Students from London South East College’s Public Services course toiled through the night on Thursday to raise over £600 for the national charity Care of Police Survivors (COPS).
Eleven students took turns to row their way through a gruelling 24-hours and raise cash pledged from sponsors around the College. They planned the event themselves, pitched for an initial investment from the College and organised the schedule and venue. Their work on the event counts towards their Career Advantage records of achievement. Their target was to reach 200km, or over, in the time limit.
COPS is a charity dedicated to helping surviving families rebuild their lives after the death of a police officer on duty. It aims to provide the survivors with all the help and support they need to cope with such a tragedy.
Cerys, 18, is planning to join the police but would like to study for a degree in either public services or criminology first. She said: “This charity is very close to the hearts of all the students taking part today. We all feel the Police aren’t appreciated anywhere near what they should be by the public. Recent events in London have shown us just how they put their lives on the line for us every single time they go on duty.”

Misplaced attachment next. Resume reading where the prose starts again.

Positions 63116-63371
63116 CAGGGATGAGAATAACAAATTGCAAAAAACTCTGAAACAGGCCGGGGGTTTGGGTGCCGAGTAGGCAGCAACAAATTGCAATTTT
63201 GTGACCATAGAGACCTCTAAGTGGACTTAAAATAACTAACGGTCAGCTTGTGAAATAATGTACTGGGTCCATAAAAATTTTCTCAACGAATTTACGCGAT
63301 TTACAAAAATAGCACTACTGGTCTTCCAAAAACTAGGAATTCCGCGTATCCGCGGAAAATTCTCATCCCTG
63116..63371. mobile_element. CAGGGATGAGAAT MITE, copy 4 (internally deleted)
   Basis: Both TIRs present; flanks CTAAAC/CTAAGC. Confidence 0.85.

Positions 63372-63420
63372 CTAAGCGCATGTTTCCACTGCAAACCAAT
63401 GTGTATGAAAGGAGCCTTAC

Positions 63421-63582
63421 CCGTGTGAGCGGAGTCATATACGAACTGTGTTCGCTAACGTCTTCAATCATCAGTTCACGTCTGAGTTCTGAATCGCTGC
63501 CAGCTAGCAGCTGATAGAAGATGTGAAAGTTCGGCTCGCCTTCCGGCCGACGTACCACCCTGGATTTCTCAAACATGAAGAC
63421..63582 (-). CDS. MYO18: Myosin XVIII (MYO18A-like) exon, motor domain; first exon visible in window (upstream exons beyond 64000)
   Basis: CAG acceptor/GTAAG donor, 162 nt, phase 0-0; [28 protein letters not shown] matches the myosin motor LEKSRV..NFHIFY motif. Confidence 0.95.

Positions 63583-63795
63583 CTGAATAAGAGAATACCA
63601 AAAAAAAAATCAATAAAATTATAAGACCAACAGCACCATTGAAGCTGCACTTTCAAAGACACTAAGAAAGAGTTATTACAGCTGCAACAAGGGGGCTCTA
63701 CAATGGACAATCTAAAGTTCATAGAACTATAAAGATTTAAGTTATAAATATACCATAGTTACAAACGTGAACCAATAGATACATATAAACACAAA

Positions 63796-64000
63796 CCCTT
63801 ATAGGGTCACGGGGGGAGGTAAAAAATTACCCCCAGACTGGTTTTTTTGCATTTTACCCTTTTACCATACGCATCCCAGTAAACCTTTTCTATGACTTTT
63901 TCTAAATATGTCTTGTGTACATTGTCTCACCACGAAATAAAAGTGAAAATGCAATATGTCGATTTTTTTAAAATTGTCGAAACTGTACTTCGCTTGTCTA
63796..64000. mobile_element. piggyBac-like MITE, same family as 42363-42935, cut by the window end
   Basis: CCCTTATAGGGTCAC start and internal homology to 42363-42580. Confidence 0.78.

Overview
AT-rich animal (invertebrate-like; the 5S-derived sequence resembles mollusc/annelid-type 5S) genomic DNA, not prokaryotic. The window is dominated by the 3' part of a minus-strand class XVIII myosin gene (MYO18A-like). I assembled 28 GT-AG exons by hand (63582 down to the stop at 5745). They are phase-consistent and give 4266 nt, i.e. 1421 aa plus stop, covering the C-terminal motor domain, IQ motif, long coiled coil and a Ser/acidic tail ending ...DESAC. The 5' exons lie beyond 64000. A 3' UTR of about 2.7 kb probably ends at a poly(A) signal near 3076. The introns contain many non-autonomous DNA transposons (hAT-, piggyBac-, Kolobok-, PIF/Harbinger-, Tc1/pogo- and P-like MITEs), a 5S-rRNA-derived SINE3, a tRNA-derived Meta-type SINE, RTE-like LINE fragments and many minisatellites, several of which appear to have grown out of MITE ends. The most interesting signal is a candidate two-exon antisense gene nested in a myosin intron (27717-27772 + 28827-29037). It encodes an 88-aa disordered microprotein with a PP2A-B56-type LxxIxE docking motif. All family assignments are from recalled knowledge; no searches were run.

Toby, 17, is also looking towards a career with the police. He was taking part in a work experience with the police on the day of the Westminster Bridge terrorist atrocity in March. He said: “I was attending a recruitment and training event at the Hendon Police College when the news broke of the attack. It was very soon afterwards that we were notified of the death of PC Keith Palmer. It was an awful moment and one I will never forget.
“The money raised from this Rowathon is just a small gesture of our appreciation towards all public servants who spend their lives protecting the public. When we sat down to plan the event, COPS was the first charity to be suggested and we voted unanimously to support it immediately.”
Heaven-Leigh, 18, also took part in the Rowathon and brought along Bobby the bear as their mascot. She said: “Each student did seventeen rowing sessions of ten minutes each time. I’m so glad my fitness levels measured up to the tasks; especially at 4am in the morning. I’m proud to have taken part in such a worthwhile challenge.”
Their tutor, Robert Burr said: “I’m very proud of the team and thrilled for them. They completed the task, raised well over their target sum and made valuable achievements to add to their coursework. This was as much a team-building exercise as it was a fund-raising event. They showed willingness, cooperation, teamwork and organisational skills; all of which are the qualities they will need if they are to work within the public and emergency services. Congratulations to the whole team.”
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